Documenting Specimen Collections - Get it Right

Let’s do an experiment. Stop everything you do and explore your neighbouring labs. Now, going through the benches of all those eager students and researchers, observe how people document and organize their specimen collections. Most probably you will notice one of the following types:
  • Notebooks type - These researchers work closely with their notebook and meticulously document everything (or the majority) of their observations and doings.
  • Stickies type – Their bench and desk are filled with sticky notes and draft pages loaded with scribbled calculations, notes, observation, and results - all in a seemingly disorderly fashion.
  • Grey cells type – These ones use their memory for documentation. Their notebook is likely on their desk, though most probably closed. On their bench you’ll find one or two pieces of paper for complex calculations and that’s it. Their protocols are in a binder, for an occasional event of blackout regarding a specific step of antibody staining.

Of course, all of these types represent the whole spectrum from mediocre to excellent scientists, from those that fail to produce a single paper to those whose CVs are filled with top-tier journals. That’s because excellence in science (which is mostly translated to publishing papers) requires a list of factors including good perception, excellent handling, smart project choosing, topic trends and, yes, also luck. So where exactly does proper organization and documentation fit in the list above? Well, proper conduct actually serves as the basis for maintaining excellence’s continuity.  A lab can have an excellent postdoc or grad student but what will happen after he/she graduates? A lab will maintain excellence only if science is conducted properly by all or most of its members. manage-specimens-with-labguru- Lab excellence can be achieved with proper documentation and specimen collection for the following reasons:

  • Knowledge transfer – If a grad student developed a successful protocol, it is important to properly document it. Sometimes the resolution of the documentation should go down to the specific handling. Think what would happen if only the essence of the protocol is scribbled on a piece of a paper stuck somewhere in a binder? How much time will be wasted to locate this document?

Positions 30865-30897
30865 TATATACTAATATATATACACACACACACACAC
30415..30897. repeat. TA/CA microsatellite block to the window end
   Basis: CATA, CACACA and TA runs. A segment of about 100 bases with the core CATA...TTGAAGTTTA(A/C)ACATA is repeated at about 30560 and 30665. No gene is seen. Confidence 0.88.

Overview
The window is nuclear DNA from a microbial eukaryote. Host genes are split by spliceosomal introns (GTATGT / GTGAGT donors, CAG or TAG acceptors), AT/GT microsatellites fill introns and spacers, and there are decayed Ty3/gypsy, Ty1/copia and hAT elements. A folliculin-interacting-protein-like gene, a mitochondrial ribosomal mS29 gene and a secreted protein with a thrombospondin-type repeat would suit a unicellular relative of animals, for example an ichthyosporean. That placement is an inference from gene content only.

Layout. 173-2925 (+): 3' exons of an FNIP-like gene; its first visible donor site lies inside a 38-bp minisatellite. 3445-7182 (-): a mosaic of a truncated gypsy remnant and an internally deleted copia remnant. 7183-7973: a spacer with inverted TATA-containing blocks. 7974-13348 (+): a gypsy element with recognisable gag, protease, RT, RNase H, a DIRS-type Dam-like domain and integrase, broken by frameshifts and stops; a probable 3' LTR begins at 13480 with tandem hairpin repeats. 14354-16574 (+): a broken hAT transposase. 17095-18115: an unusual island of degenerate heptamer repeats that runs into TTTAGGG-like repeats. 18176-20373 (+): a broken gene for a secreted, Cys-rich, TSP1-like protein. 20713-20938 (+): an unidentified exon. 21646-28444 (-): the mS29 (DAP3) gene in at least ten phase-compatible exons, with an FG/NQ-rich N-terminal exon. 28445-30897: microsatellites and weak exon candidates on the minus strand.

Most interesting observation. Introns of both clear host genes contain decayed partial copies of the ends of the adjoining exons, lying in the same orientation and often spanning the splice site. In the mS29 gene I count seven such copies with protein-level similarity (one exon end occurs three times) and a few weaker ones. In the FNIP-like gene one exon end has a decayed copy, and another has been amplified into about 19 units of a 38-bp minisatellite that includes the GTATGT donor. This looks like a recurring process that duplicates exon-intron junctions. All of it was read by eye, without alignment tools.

• Data maintenance – Sometime previously established data will be used as a template for new publications. Just think how many data files are located in your own folder and now imagine how much time it will take to find a similar file in your colleagues folder? Are you getting the feeling that a headache is around the corner??
  • Specimen – One of the most frequent time wasters. For example, a graduate student worked on a construct for most of his thesis. Three years later the PI wants to revive it as new published results stirred the community and now that construct can serve as a platform for new publication. How do you find a single tube in a deep freezer with more than 10,000 tubes located within 100 boxes??
  • Invention Proof – This doesn’t happen too often, but when it does, it can make you grab that headache pill. You’ve just stumbled upon a great new invention. However, a grad student didn’t document all the procedure properly, so the invention can't be reported until he/she repeats their experimentation with proper documentation. Another time waster.
  • Coming back from vacation –You just came back from a month of vacationing. At the lab, you suddenly realized that you can’t remember where you put that new construct you’ve made. Only after searching for 2 hours the lab manager tells you she saw a tube with no clear markings on her stand and since nobody had any claim over it, she tossed into the waste bin a week ago. How bad that can be??

It’s quite clear that proper documentation and specimen collection storage are paramount for excellence continuity within the lab and also within one’s graduate studies. Make sure you use proper tools and techniques to have yourself covered.